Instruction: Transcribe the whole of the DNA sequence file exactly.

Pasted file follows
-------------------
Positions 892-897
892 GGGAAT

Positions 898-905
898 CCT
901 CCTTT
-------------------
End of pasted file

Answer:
Positions 892-897
892 GGGAAT

Positions 898-905
898 CCT
901 CCTTT